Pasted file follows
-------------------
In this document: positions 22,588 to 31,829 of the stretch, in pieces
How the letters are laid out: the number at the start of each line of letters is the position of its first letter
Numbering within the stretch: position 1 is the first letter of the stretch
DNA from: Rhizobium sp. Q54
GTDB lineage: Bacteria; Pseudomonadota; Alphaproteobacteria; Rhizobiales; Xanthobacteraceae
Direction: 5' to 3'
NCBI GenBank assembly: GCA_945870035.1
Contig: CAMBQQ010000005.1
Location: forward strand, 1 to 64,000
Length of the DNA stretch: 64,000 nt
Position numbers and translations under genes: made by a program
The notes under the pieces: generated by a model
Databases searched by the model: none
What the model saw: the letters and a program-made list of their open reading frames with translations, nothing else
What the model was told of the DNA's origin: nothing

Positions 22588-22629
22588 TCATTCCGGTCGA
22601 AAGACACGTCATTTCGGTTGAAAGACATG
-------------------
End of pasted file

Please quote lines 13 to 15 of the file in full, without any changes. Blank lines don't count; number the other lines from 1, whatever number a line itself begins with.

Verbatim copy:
Databases searched by the model: none
What the model saw: the letters and a program-made list of their open reading frames with translations, nothing else
What the model was told of the DNA's origin: nothing